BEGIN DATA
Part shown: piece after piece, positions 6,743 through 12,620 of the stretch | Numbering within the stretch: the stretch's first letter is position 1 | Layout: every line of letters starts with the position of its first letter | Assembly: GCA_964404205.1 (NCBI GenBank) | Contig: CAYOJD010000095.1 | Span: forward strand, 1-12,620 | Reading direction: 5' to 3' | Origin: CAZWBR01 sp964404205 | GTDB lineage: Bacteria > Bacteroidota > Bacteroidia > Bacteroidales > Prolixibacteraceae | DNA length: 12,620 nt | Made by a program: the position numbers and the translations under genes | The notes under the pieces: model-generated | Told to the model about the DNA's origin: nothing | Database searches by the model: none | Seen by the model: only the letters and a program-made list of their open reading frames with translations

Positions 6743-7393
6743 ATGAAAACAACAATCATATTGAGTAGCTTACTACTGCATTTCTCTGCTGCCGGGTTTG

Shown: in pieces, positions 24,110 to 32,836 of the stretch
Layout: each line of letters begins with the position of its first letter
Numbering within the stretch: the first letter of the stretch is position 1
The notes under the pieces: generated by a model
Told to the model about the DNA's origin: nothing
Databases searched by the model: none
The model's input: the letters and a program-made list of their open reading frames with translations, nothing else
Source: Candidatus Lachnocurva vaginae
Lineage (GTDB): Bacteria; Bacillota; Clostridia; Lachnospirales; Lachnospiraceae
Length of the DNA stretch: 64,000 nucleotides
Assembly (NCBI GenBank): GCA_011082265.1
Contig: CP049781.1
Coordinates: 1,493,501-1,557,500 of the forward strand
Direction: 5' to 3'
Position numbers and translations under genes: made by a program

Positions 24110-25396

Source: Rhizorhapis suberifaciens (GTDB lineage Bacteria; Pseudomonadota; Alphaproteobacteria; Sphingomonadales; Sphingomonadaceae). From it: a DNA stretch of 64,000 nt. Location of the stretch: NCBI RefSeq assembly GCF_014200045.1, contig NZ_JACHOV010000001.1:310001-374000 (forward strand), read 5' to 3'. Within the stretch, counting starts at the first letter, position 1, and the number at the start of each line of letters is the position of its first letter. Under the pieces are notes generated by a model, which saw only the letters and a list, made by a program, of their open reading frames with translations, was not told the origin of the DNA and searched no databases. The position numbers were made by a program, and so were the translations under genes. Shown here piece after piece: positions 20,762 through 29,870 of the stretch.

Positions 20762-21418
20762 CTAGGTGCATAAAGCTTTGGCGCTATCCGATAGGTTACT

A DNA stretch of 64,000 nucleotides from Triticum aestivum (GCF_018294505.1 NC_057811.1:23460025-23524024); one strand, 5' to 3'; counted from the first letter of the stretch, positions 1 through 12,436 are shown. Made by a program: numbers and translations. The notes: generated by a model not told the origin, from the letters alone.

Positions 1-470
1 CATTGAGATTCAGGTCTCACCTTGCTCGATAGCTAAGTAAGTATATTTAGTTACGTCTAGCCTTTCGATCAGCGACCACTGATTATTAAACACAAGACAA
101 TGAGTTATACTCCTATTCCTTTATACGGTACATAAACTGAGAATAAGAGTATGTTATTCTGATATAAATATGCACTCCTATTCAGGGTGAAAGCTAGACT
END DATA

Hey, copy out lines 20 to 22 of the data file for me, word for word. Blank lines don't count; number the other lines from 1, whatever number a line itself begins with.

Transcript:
Source: Rhizorhapis suberifaciens (GTDB lineage Bacteria; Pseudomonadota; Alphaproteobacteria; Sphingomonadales; Sphingomonadaceae). From it: a DNA stretch of 64,000 nt. Location of the stretch: NCBI RefSeq assembly GCF_014200045.1, contig NZ_JACHOV010000001.1:310001-374000 (forward strand), read 5' to 3'. Within the stretch, counting starts at the first letter, position 1, and the number at the start of each line of letters is the position of its first letter. Under the pieces are notes generated by a model, which saw only the letters and a list, made by a program, of their open reading frames with translations, was not told the origin of the DNA and searched no databases. The position numbers were made by a program, and so were the translations under genes. Shown here piece after piece: positions 20,762 through 29,870 of the stretch.

Positions 20762-21418
20762 CTAGGTGCATAAAGCTTTGGCGCTATCCGATAGGTTACT